Specimens stored in 75 % EtOH or 100 % MetOH at −20 °C were rehydrated and washed several times in PBS. Samples were rinsed thrice for 20 min each in PBS with 2 % Triton X-100 (PBT) to increase tissue permeability and were then blocked for 4 h in PBT with 3 % normal swine serum (NSS; Jackson ImmunoResearch, West Grove, USA) at RT. Specimens were incubated for 12 to 24 h at RT in a cocktail of primary antibodies directed against serotonin (raised in rabbit, polyclonal, Immunostar, Hudson, USA) or FMRFamide-related peptides (raised in rabbit, polyclonal; Biotrend, Cologne, Germany), and a primary antibody against acetylated α-tubulin (raised in mouse, monoclonal; Sigma Aldrich), all diluted 1:800 in PBT with 2 % NGS. After rinsing specimens five times for 20 min each in PBS at RT, secondary fluorochrome–coupled antibodies were applied in a 1:1.000 dilution over night at RT. These cocktails contained PBT with 1 % NGS and Alexa Fluor 488 (anti-rabbit; Invitrogen) and Alexa Fluor 633 (anti-mouse, Invitrogen), as well as 1 % Hoechst 33342 ((2'-[4-ethoxyphenyl]-5-[4-methyl-1-piperazinyl]-2,5'-bi-1H-benzimidazole trihydrochloride trihydrate); Thermo Scientific) for cell nuclei staining. Samples were rinsed in PBS five times for 20 min each at RT and subsequently mounted on glass slides in Fluoromount G (Southern Biotech, Birmingham, Alabama, USA). Glass slides were stored in the dark at 4 °C until the mounting medium had hardened. Specimens were investigated and results analyzed as described above. Isosurfaces of FMRFamide-like reactive and serotonin-like immunoreactive elements were created by surface rendering algorithms using the 3D reconstruction imaging software IMARIS (Bitplane, Zurich, Switzerland). Specificity of the FMRFamide-like and serotonin-like antibodies was tested by omission of the primary antibodies and rendered no signal.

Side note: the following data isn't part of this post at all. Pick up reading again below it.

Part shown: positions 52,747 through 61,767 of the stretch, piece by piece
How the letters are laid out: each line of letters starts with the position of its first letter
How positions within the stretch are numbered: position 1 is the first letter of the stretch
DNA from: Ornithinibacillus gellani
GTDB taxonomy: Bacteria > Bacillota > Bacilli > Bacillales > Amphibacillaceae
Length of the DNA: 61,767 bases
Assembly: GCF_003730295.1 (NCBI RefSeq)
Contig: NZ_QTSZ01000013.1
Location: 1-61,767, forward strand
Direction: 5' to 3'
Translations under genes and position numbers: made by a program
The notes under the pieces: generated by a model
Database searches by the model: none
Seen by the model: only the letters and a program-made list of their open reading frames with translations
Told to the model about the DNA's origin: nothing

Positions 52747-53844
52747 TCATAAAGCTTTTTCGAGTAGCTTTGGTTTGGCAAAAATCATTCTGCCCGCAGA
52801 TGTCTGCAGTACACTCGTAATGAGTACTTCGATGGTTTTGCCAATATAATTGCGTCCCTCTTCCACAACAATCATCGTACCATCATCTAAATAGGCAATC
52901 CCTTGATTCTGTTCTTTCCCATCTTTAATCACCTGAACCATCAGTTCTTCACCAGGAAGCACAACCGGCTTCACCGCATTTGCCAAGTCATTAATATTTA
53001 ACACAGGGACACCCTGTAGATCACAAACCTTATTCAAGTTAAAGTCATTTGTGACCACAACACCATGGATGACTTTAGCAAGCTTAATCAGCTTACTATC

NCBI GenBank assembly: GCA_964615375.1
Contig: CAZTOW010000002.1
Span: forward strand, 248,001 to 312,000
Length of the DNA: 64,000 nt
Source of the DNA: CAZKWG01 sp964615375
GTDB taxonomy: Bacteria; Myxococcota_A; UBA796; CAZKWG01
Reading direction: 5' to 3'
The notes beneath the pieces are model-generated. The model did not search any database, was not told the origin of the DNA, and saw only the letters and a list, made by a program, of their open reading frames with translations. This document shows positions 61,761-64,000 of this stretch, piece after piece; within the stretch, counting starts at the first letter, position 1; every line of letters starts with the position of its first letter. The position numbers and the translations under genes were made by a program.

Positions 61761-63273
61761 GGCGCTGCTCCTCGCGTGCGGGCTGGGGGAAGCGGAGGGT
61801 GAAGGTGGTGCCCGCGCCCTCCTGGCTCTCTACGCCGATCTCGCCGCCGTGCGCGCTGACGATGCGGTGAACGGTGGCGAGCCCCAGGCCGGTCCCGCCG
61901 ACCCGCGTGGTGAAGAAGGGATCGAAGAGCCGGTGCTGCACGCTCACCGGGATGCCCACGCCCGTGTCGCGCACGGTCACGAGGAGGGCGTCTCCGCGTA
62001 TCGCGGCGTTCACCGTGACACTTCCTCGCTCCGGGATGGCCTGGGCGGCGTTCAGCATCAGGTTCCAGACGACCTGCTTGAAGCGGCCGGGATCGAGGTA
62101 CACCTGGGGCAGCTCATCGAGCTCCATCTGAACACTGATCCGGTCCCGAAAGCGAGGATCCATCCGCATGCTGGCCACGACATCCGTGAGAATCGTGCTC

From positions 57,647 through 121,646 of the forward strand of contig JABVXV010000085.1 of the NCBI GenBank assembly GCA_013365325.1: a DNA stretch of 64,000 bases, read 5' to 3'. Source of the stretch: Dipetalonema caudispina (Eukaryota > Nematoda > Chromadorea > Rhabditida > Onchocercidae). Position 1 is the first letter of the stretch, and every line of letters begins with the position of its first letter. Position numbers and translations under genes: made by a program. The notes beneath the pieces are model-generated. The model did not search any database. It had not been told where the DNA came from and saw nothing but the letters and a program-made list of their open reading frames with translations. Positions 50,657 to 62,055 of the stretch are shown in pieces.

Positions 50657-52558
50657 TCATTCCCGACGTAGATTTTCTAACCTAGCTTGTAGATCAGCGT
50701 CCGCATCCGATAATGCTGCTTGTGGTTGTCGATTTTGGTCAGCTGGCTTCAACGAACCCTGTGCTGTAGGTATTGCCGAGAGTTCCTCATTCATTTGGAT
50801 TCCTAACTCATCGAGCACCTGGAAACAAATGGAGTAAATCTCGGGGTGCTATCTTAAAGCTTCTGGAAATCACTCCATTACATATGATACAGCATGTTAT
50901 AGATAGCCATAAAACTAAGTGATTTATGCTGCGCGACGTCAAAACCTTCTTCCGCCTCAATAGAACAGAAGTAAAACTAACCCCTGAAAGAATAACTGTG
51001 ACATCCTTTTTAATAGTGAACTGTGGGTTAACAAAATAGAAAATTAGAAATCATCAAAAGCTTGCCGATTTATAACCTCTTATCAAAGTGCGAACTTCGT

Statement of ethical approval